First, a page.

Monday, October 24, 2011

More about how to learn PEYOTE STITCH

So many people have contacted me lately with the desire to learn peyote stitch. Perhaps it is the release of the new emag Fabulous Peyote Stitch with Crystal Accents.  Who can resist adding crystals to a stitch so wildly popular?
Everyone wants to learn!

Peyote stitch is sometimes called the gourd stitch. It is considered a Native American technique but is found in many other cultures around the world. Why is it called "peyote?" Wiki says the gourd stitch was traditionally used to decorate ceremonial objects in rituals involving peyote mushrooms, sacred rituals. That's all I know about it except it has to be THE most popular bead stitch of all time.

There are many version of peyote stitch, most commonly even-count peyote and odd-count peyote, referring to the number of beads per row. There are design advantages to which one you choose. Look at my original You Tube video for even-count peyote here:

It gives you some idea of how I teach; I draw the diagrams for you, and it has become my signature method. Since these original Doodlebead videos were made I've had my lessons from the TV show Beads, Baubles, and Jewels made into commercially produced DOODLEBEADS DVDs. These have much cleaner videos, but these originals remain my favorites. I made them using iMovies, and they were indeed to impetus for the product that became the DVD. :-) I hope to do more, with music of course. Edutainment, that's what the world needs!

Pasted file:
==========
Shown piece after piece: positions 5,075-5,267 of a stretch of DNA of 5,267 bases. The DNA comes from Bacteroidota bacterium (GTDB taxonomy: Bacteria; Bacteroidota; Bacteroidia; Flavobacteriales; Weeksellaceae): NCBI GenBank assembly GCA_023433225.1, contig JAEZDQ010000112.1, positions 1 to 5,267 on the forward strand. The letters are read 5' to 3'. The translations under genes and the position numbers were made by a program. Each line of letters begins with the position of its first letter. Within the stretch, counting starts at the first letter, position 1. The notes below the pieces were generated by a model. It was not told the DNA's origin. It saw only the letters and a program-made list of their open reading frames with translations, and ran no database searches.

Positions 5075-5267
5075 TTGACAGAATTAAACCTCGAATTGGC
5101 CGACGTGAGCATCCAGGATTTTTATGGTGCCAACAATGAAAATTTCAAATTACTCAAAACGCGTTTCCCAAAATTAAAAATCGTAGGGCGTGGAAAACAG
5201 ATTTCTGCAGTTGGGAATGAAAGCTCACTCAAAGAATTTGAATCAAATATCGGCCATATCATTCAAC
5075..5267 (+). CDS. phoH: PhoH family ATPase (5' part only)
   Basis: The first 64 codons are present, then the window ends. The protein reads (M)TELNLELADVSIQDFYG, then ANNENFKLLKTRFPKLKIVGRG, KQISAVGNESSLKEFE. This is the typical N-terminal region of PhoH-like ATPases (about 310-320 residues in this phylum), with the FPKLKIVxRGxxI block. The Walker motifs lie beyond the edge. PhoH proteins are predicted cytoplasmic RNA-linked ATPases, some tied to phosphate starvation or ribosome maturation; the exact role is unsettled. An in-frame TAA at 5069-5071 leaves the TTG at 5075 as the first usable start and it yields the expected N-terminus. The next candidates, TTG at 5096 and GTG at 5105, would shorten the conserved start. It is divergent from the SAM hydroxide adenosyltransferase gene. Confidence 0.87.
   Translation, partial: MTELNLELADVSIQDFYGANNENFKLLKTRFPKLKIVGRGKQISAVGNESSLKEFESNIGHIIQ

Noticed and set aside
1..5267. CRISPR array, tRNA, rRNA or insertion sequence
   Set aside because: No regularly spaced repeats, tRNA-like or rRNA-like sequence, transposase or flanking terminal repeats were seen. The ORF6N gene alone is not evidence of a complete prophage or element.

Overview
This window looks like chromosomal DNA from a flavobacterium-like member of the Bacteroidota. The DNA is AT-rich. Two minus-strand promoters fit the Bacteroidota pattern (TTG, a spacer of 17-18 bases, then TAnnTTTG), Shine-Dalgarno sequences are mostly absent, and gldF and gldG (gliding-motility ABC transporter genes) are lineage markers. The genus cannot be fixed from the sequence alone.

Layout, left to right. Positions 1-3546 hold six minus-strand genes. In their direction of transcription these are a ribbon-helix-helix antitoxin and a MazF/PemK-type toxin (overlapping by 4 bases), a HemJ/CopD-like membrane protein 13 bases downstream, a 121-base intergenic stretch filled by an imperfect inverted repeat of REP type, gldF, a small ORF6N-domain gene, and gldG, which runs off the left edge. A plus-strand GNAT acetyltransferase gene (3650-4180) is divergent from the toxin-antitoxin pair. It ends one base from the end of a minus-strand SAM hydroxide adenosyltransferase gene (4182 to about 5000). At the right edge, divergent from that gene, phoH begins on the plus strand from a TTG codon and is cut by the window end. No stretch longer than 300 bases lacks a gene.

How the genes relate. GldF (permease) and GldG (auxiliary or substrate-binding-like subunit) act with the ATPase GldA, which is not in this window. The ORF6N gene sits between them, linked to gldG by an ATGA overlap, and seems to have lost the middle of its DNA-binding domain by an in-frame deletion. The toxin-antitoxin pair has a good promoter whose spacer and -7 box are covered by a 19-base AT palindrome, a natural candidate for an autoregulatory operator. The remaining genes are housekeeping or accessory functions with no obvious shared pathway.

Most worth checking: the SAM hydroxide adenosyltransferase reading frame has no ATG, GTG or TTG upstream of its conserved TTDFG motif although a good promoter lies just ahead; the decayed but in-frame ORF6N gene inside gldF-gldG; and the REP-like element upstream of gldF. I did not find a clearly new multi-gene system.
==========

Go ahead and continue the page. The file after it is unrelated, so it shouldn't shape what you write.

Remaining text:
You can buy my Doodlebeads DVDs--there are two volumes so far-- and I suggest Volume I to start. Along with the videos you will have access to printable diagrams as PDFs so you can follow the video while looking at the diagram I use in the tape. Go to my Sleepless Beader Etsy shop:

In case you are really new to bead stitching, there's also tubular, circular, and multi-drop versions of peyote and about every other stitch. So think how many things you can create even if you only know one stitch, such as peyote. It's rather exciting.

Also, using Delica or Toho cylinder beads gives peyote that perfectly flat fabric many beaders admire. Try Delica size 10s--they are a bit larger than size 11 and should make it easier on your eyes, and help enable your success. And remember to keep your thread tension snug and consistent, that will also help your work turn out best.

Happy Beading!
PS: Thanks to Joy D. for inspiring me to get this post out there.

1 comment:

  1. Leslie has instructional Karma! It comes through in this emag as well as through the Doodles DVD. She is my Peyote Goddess!!!
    Sue Charette-Hood